I realize that encouraging them to draw, for example, a big circle and then think about and add the eyes, mouth, nose, etc. needed to make a face or instructing children to glue items in a specific order or placement that results in a panda bear can help their fine motor skills, eye-hand coordination, practicing staying on task and other skills. I also hear often that these activities help the children learn to follow directions.
This may all be true, however, we have so many real life opportunities to teach them to follow 2-3 step directions during the day (i.e. hang up your coat, hang up your backpack and come to Circle area) that we do not need to do this at the art table!
My philosophy is one of helping children’s development beginning where they are at now and providing hands-on activities that encourage exploration and development.
Crafts are cute and adorable and parents love ‘em. However, they do have a set result and don’t leave much room for this exploration, or for creativity, experimentation and individuality (individual bias).
They require a specific skill set in order to perfect a project (have it look a certain way). This frustrates most preschoolers who are just beginning to develop their manual dexterity and eye-hand coordination.
As you can see, there is a difference between an art activity and a craft activity. Keep these differences in mind when planning for your preschoolers. I encourage you to offer hands on art often throughout the year so your students have the opportunity to explore and use their own thoughts to create.
TIPS and TIMESAVERS: Take Stock
In last quarter’s newsletter,we looked at how to organize your supplies and inventory. Now that you have completed that task that, take a fresh look at that list!
Can you believe that you have five—yes, count them five boxes of colored craft sticks (with 500 in each box) or a HUGE bin of scrap construction paper and colored tissue paper squares or three boxes of donated fabric squares you forgot about?!!!
As you think about activities for the fall, or for this summer, have this list of supplies in front of you to trigger creative ideas about how to use what you already have!
Those craft sticks could be used for the tried and true face masks or stick puppets. They could also be used to create frames for art work, sorting games for your Fine Motor Interest Center or for counting activities in your Math Interest Center
With both budgets and storage space getting smaller each year, this is a GREAT time to take a creative look at what you have and use it in your planning!
For more ideas for teachersCLICK HERE to go to the Teacher Timesavers Page
INTEREST CENTER FOCUS: Preschool Art Interest Center
What do children learn at the Art Interest Center
Art helps children’s development in many areas. Art can help children to:
Express feelings through manipulation of materials (such as clay, finger paint, etc.); express creativity and individuality; learn about cause and effect; develop the skill to plan (through choosing colors or materials to create); develop fine or small muscles and eye-hand coordination.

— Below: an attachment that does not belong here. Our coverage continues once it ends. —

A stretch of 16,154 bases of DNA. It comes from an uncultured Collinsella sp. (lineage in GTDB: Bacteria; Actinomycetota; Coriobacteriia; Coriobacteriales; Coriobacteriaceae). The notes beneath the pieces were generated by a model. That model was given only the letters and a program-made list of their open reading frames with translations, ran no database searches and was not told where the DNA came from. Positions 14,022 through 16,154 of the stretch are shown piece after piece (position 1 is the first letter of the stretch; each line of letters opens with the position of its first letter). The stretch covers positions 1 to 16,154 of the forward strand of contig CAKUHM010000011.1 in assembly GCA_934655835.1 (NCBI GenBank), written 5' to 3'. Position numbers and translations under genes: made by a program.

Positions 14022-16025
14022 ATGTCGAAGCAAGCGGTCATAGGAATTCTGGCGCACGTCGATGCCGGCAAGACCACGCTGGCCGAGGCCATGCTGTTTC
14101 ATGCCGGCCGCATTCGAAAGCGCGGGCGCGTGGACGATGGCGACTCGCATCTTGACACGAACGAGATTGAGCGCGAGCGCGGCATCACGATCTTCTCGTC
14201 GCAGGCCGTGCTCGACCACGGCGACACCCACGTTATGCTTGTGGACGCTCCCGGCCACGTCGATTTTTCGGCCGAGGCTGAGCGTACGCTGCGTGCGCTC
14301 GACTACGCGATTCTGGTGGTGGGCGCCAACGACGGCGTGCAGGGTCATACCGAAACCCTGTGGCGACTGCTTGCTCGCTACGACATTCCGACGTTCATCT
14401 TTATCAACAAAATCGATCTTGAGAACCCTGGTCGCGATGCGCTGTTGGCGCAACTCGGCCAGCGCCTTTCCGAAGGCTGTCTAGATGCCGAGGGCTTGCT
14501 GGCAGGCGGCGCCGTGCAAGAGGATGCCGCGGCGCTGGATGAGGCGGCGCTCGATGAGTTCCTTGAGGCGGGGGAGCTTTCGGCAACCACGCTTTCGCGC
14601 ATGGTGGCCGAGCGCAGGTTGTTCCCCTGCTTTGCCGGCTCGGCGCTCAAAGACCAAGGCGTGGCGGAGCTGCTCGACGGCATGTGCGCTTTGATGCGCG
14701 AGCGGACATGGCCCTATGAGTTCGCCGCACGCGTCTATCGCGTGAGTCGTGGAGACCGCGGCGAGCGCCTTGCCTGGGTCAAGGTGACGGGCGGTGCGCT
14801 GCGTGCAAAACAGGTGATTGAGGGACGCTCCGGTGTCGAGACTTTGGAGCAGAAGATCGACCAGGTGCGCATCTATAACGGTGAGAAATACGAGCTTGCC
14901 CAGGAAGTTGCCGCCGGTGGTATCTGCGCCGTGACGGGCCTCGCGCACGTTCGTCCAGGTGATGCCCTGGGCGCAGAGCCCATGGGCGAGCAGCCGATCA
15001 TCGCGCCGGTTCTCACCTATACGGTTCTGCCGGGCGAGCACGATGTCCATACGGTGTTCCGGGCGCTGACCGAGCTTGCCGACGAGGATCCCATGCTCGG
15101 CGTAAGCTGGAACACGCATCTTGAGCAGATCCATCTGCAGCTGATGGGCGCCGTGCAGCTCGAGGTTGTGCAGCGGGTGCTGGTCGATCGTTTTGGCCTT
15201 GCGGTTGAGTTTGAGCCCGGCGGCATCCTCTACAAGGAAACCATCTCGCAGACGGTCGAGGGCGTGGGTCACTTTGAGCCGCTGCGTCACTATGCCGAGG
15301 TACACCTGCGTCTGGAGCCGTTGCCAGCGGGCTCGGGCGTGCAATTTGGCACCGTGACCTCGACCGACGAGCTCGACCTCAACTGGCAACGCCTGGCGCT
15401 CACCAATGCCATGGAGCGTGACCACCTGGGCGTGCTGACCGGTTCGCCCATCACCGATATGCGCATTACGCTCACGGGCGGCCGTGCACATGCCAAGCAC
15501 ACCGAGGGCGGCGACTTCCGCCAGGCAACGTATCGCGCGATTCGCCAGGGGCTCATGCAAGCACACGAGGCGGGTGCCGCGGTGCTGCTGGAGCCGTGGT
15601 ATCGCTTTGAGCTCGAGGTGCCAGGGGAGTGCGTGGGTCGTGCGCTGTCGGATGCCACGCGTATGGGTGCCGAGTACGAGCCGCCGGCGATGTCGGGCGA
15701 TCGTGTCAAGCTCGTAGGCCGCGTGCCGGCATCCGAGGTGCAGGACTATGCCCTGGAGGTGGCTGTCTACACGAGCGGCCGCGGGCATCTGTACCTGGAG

How should the teacher prepare for an Art Interest Center?
With art comes paint and with paint comes spills! Be sure to have a water source near your art area or have your art area nearest to the sink or bathroom for easier clean-up!
Provide bins with materials that children can access. Many teachers have materials available at this center at all times. Others have only the items that will be available for a specific week out and in bins for the children. Still others place the items to be used out for the children daily. This is your choice based on your space, staffing and schedule set up.
Teachers can offer many items based on themes such as googly eyes to make people or animals, and many art materials.
Materials for the Art Interest Center
The materials to have on-hand are anything that will encourage creativity and imagination.
Here are some ideas:
Themed books or pictures.
The obvious: Paint, brushes, water cups, glue, glue sticks, paper, play dough & clay, shaving cream, different shapes and types of paper.
Markers, scissors, chalk, crayons, fabric, nature items (beware of allergies), glitter, craft sticks, paper towel rolls, confetti, pipe cleaners, etc.
The items to have are only limited to your own imagination! Everything from tooth picks to brown grocery bags to aluminum foil have a place in art!
CD Player—it is fun to have music playing during art! Try encouraging the children to “paint to the beat”!
Large bin with water for clean up; paint smocks and a specific place to put wet art objects to dry on!
Finally, look in your closet or storage area at school (or at home)...what do you have that you may have forgotten about? Place them out for the children to use--and get ready to be WOW'd by their ideas!
WHAT’S NEW? Search It, Find It, Plan It at www.Preschool-Plan-It.com !
The following pages were added to the website since the last newsletter:
Preschool Library Interest Center
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Until Next Time,